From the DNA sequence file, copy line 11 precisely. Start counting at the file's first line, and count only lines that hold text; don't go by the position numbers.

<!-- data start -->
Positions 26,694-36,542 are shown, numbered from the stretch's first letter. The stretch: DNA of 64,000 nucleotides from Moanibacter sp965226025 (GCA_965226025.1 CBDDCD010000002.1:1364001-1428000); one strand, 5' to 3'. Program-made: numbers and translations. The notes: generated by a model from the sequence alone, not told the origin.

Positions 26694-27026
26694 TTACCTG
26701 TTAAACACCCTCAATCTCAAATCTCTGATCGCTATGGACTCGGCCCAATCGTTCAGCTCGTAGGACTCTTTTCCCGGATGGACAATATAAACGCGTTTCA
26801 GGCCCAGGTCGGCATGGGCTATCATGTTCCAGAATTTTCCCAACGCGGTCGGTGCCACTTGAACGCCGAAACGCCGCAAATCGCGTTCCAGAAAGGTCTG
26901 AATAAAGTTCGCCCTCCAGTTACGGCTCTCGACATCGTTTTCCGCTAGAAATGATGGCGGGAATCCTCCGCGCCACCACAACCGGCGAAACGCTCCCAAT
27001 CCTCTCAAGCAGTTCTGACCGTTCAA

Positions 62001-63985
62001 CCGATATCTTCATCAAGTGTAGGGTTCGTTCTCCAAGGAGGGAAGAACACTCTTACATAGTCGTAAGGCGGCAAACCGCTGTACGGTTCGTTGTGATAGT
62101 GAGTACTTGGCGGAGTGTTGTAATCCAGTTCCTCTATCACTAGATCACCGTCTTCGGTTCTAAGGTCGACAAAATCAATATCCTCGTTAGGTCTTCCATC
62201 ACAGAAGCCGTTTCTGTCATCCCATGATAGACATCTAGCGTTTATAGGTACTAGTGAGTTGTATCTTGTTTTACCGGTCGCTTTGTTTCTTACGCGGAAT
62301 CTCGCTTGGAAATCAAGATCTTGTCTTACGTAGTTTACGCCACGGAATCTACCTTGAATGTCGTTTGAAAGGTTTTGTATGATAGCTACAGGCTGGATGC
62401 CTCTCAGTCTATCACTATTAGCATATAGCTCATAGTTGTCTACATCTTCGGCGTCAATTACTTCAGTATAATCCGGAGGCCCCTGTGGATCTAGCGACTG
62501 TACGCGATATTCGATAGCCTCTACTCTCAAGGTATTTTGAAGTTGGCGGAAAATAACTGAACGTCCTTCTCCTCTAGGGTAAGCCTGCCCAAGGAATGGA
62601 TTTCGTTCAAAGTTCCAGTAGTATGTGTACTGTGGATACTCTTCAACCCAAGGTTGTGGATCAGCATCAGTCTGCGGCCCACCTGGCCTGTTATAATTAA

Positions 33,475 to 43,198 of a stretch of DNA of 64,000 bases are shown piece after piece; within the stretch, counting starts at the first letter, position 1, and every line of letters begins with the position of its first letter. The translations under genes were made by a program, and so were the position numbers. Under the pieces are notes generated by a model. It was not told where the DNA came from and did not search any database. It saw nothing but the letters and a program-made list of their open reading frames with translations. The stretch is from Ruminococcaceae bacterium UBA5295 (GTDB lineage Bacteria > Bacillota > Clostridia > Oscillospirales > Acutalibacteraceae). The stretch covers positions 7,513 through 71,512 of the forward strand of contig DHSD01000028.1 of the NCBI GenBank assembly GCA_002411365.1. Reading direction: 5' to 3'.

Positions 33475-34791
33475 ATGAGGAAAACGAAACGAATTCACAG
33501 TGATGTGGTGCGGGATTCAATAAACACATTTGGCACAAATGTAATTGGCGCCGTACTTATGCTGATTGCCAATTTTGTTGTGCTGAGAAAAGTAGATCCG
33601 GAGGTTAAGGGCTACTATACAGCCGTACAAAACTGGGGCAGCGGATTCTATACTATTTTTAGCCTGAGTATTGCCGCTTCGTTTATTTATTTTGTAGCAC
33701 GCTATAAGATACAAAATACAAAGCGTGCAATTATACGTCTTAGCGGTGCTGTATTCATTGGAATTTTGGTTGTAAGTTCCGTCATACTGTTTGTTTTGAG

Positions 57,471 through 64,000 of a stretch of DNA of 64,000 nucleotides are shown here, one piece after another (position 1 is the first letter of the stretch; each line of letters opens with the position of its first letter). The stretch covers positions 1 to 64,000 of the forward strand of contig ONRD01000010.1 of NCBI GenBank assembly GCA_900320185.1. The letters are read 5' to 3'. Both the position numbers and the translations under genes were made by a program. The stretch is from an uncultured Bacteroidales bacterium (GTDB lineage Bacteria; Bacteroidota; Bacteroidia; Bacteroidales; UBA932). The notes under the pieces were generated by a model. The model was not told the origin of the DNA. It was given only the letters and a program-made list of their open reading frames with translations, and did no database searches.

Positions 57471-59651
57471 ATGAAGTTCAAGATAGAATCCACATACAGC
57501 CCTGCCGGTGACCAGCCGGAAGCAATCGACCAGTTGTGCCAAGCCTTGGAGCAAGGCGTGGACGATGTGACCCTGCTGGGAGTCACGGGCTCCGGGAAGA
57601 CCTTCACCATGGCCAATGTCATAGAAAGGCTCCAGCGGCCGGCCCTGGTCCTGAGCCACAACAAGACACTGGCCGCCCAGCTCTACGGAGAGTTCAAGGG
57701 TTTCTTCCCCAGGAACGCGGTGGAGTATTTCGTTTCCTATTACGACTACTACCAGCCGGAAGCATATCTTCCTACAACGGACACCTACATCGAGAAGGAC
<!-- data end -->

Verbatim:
62201 ACAGAAGCCGTTTCTGTCATCCCATGATAGACATCTAGCGTTTATAGGTACTAGTGAGTTGTATCTTGTTTTACCGGTCGCTTTGTTTCTTACGCGGAAT